For many of our clients an ongoing problem is “receiver pays” or “customer nominated” freight. Put simply, this is where the receiver nominates that they are happy to pick up the freight bill as long as the sender uses the receiver’s chosen supplier.
There are many reasons this occurs. Most often:
– A customer is in a difficult to reach location and believes that only one freight company can successfully deliver;
– A customer has such great freight rates that any charge from the sender will increase the cost of the order;
– The sender can set and forget. Once the order is shipped it is the receiver’s responsibility to chase it down;
– A customer thinks the sender is marking up the freight and therefore making too high a profit; or
– Receiver pays has been negotiated as part of the terms of trade under the mistaken notion that it saves money.
Receiver pays is a classic example of cost shifting within an organisation. The sender doesn’t see the cost of freight on their own bottom line, and the receiver sees it on their freight bill.
However the hidden costs of receiver pays are then borne by both sender and receiver. These include:
– Additional invoice reconciliation on the receiver freight account;
– Despatch delays due to potential additional carrier pickups, additional consignment generation and manual labour;
– Extra paperwork on both sides. Some Enterprise systems can’t handle zero freight costs or are only compatible with specific freight companies;
– Likely billing problems. Manual account numbers can be transposed quite easily; or
– Potential disputes between sender and receiver as to who is responsible for the freight in the unlikely event anything goes wrong.
Even with these potential problems, many businesses still run with this unattractive arrangement.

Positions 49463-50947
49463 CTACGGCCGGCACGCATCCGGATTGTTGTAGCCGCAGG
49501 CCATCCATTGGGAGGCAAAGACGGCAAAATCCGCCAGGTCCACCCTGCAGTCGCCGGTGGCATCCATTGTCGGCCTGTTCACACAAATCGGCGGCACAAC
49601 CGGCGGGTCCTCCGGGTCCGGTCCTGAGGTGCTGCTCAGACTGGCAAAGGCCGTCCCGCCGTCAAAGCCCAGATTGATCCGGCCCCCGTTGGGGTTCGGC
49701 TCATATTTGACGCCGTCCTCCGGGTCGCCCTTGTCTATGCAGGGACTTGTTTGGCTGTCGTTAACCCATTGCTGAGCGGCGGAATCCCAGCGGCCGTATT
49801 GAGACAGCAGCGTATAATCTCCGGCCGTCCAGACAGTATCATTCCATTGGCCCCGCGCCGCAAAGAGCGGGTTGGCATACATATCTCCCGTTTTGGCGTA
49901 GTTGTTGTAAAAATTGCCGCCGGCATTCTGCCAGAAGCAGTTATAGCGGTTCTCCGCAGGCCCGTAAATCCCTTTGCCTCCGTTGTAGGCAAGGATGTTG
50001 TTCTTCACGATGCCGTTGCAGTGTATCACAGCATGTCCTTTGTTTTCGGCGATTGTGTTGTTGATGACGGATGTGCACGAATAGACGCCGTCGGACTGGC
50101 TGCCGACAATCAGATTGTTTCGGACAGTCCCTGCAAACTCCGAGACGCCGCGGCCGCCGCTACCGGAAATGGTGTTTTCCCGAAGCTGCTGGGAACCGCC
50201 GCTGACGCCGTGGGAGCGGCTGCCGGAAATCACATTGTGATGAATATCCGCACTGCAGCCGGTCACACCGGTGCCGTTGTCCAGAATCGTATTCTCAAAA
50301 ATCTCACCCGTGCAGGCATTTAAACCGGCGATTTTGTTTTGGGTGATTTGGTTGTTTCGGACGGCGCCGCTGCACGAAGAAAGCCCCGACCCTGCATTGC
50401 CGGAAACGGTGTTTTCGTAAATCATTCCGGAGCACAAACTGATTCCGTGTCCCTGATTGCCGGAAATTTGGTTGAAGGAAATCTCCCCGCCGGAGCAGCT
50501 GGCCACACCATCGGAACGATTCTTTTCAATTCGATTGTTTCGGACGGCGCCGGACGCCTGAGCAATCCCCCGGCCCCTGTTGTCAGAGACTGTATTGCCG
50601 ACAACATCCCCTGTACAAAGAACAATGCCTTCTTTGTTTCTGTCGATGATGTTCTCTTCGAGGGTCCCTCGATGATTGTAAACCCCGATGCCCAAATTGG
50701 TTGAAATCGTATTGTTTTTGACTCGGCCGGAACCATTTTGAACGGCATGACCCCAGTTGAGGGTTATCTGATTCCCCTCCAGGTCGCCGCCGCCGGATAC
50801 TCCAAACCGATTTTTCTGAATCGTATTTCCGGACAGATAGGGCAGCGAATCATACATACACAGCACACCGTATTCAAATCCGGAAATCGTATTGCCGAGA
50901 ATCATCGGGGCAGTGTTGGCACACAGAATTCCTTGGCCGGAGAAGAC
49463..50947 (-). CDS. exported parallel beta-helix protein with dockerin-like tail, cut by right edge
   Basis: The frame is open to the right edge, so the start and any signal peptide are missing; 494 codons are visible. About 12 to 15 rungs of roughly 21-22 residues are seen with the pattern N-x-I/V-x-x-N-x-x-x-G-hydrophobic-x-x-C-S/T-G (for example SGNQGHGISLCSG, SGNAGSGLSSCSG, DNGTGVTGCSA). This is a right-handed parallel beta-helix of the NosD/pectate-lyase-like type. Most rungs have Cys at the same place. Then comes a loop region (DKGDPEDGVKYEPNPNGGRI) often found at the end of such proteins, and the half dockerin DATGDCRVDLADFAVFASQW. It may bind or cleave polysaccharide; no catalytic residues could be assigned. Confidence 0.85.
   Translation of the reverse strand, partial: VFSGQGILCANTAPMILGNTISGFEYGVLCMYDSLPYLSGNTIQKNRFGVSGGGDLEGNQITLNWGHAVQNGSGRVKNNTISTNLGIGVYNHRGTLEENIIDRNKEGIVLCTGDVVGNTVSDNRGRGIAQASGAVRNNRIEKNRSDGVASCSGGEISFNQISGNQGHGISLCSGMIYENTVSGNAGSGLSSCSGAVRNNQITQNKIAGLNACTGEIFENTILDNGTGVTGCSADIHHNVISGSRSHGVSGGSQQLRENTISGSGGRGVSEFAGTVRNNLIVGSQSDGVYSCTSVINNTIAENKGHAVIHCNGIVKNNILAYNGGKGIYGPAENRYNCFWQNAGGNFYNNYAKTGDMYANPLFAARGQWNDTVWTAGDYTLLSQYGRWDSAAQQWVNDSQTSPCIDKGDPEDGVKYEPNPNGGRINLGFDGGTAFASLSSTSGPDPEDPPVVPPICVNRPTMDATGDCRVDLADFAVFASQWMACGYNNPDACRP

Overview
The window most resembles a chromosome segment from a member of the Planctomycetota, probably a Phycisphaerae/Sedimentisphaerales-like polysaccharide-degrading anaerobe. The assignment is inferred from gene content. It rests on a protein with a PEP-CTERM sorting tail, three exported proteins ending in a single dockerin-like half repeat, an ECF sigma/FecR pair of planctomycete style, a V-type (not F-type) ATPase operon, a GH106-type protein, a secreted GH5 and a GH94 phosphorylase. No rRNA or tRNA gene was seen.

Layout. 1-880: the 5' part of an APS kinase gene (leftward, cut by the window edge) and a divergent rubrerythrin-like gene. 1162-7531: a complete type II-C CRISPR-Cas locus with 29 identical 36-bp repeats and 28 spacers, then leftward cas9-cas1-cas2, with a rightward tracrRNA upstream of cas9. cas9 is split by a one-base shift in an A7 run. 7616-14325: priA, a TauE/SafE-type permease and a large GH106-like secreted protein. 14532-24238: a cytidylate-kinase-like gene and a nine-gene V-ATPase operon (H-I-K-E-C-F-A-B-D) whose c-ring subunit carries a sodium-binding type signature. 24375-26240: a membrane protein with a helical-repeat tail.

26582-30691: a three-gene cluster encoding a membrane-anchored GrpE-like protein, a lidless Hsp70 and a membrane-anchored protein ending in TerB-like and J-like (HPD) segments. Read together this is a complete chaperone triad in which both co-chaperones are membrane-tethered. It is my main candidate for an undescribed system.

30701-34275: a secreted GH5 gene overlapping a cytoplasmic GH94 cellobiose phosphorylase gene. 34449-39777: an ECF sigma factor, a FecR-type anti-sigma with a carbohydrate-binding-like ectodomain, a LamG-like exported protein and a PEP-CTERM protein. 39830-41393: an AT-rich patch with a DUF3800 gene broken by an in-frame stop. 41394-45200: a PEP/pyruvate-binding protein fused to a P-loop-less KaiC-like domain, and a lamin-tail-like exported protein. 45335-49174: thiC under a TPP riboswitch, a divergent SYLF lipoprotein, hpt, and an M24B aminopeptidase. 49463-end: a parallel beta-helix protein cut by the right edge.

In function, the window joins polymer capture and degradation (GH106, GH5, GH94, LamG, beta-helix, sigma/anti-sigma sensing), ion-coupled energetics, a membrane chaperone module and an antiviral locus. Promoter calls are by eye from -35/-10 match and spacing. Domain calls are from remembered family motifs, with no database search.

My solution is to negotiate with the receiver that their orders will have freight added, but the freight cost is to be nominated by the receiver. It is quite easy to establish a formula built on either a flat rate per order or a sliding scale by cost, unit or product type.
The key here is that the receiver has control over the freight cost but the freight is on the sender’s account and within the sender’s existing carrier suite. Neither party is financially worse off, there is minimal work involved at either end and both sender and receiver benefit by removing the extra costs and risks associated with receiver pays.
Depending on the sender’s flexibility the receiver may even be able to nominate the delivery service from the sender’s existing options. Rules can be established within a Service Level Agreement defining carrier and service decisions.
The freight charges can be reviewed periodically and if either party feels they are not getting a fair deal, can be altered accordingly.
As logistics managers our job is to point out the true costs involved and then produce a win-win arrangement. This solution requires both parties to be working with or in companies that sees logistics and supply chain as an integral part of their business. Perhaps I will cover that in another post.